Ricky Martin Bangs Up Jingle Ball

Third Eye Blind, Barenaked Ladies spread cheer at NYC radio show

December 15, 2000 12:00 AM ET

By their very nature, radio-sponsored shows are hurried affairs, with artists dishing out only a handful of songs, primarily their hits, as thank yous to the station for furthering their careers thus far. Though that doesn't exactly give them a chance to build much momentum, nor expose their audiences to the rarities and treats a full show might allow, it does transfer the idea of a radio format to a live setting in the most fan-pleasing way possible. And as evident from the screams at New York Top 40 station Z100's annual Jingle Ball, held Thursday at Madison Square Garden, the fans got their fill of holiday cheer via the brief but highly energetic sets offered by Ricky Martin, Third Eye Blind and Barenaked Ladies.

The Baha Men -- who opened the show without introduction by jumping into their summer hit "Who Let the Dogs Out" -- at first tried to defy their one-hit wonder tag offstage in the press room, but easily succumbed by barking out the song's refrain repeatedly for anyone who asked. Sadly, their use of junkanoo, the Christmas festival music of the Bahamas, was not played up, as would have been appropriate for the event.

The holiday theme appeared to be one mainly of setting and costume, as Third Eye Blind frontman Stephan Jenkins looked Dickens-esque in a top hat and coat and presenter Jessica Simpson dressed in a form-fitting Santa suit before joining her beau Nick Lachey of 98 Degrees on "Where You Are." Though fellow teen queen Britney Spears was also on the bill, she only acted as a brief presenter, as did Justin Timberlake of 'N Sync, in a surprise appearance to introduce Son By Four.

Spirited sets from Third Eye Blind and Barenaked Ladies were welcome respites from much of the bland teen pop offered on the bill. Third Eye Blind concentrated mainly on their early work, giving energetic reads of "Graduate," "Jumper" and "Semi-Charmed Life." As if to make fun of the format, Barenaked Ladies launched into a spoof run-through of the hooks of many of the artists on the radio station's playlist, from a chest-pumping take on Celine Dion's "My Heart Will Go On" from Titanic to Madonna's "Music," eventually culminating in a Baha Men joke dance step that found singers Steven Page and Ed Robertson shaking their booties a la Ricky Martin. Martin shook his own bon bon aplenty when he took to the stage in a pyrotechnic-laden headlining spot, kicking things off with a highly suggestive "She Bangs." With a full backing band (many of the performers had played to track), Martin kept his four-song set so upbeat, each song appeared to be the climax.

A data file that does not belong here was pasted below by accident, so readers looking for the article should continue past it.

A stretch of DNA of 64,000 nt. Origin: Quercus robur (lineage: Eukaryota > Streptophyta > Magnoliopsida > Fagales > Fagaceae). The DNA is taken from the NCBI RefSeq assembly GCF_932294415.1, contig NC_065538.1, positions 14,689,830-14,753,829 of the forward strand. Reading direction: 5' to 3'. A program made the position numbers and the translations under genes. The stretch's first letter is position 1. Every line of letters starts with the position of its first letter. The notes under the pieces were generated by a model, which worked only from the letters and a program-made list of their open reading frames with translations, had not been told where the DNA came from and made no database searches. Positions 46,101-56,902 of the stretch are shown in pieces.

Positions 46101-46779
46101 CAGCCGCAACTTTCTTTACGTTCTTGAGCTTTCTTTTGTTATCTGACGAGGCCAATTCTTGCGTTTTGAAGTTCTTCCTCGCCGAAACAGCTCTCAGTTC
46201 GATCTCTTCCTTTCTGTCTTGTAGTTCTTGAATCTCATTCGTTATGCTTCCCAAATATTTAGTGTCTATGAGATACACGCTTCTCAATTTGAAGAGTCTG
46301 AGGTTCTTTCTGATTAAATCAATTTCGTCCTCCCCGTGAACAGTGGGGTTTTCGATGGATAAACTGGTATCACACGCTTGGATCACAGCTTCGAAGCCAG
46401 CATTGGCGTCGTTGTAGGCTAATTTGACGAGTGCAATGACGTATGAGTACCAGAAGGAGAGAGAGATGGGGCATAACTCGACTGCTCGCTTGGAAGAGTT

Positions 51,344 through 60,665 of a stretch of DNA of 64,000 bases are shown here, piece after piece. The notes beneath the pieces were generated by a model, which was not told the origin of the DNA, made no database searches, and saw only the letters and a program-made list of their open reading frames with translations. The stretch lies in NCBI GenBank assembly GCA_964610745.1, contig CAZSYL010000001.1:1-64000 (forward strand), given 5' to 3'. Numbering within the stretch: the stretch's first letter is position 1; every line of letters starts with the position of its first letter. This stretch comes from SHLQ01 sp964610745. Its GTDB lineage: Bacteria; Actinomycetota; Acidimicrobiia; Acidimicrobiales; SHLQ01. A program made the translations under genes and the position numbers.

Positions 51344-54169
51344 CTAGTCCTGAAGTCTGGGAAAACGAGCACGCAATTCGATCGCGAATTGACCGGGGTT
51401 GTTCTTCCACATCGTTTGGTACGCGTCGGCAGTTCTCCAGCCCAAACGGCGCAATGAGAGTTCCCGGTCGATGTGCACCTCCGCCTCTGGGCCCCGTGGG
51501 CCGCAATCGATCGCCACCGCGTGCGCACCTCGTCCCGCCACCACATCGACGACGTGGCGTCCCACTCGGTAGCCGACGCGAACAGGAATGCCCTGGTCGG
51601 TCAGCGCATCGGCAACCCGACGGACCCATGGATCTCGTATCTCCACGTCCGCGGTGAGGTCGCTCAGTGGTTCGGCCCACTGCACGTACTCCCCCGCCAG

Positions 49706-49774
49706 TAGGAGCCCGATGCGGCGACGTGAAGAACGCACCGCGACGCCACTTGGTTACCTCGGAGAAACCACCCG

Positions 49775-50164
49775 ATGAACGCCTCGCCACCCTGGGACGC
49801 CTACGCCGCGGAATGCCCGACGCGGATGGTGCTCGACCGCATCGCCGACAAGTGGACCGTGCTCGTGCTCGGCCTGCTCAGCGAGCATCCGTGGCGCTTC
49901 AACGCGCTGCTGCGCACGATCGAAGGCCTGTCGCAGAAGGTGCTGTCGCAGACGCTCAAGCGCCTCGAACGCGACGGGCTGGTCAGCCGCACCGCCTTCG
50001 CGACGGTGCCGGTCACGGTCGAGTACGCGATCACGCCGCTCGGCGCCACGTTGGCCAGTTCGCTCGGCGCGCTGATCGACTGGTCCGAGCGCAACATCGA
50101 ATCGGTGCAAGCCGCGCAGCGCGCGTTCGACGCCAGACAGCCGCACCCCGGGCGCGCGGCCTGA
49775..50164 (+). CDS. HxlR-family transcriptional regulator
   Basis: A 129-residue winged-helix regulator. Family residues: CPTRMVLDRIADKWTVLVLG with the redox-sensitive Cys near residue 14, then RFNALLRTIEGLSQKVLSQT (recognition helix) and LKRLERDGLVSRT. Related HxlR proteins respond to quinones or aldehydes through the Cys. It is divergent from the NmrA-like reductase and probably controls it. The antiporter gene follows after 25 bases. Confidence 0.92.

Though not much was said about the holiday festivities onstage, Jenkins was more than happy to elaborate backstage about his feelings on the season. For Christmas, he said, he plans to go to midnight mass with his mother in Portland, though neither is a believer in God. "But I'm a big believer in praying," he explained, "and I'm a believer in singing. So it's an opportunity to sing and pray, and I like that a lot. I think religion is a bunch of hooey, and I think that the holidays are an opportunity for people to get stressed out, getting their rush to shop. It's so conformist."

To read the new issue of Rolling Stone online, plus the entire RS archive: Click Here

Music Main Next
Around the Web
Powered By ZergNet
Daily Newsletter

Get the latest RS news in your inbox.

Sign up to receive the Rolling Stone newsletter and special offers from RS and its
marketing partners.


We may use your e-mail address to send you the newsletter and offers that may interest you, on behalf of Rolling Stone and its partners. For more information please read our Privacy Policy.

Song Stories


The Commodores | 1984

The year after soul legends Marvin Gaye and Jackie Wilson died, songwriter Dennis Lambert asked members of the Commodores to give him a tape of ideas. "And the one from Walter Orange has this wonderful bass line," said co-writer Franne Golde. "Plus the lyric, 'Marvin, he was a friend of mine' ... Within 10 minutes, we had decided it should be something like a modern R&B version of 'Rock 'n' Roll Heaven,' and I just said, 'Nightshift.'" This tribute to the recently deceased musicians was the band's only hit without Lionel Richie, who had left for a solo career.

More Song Stories entries »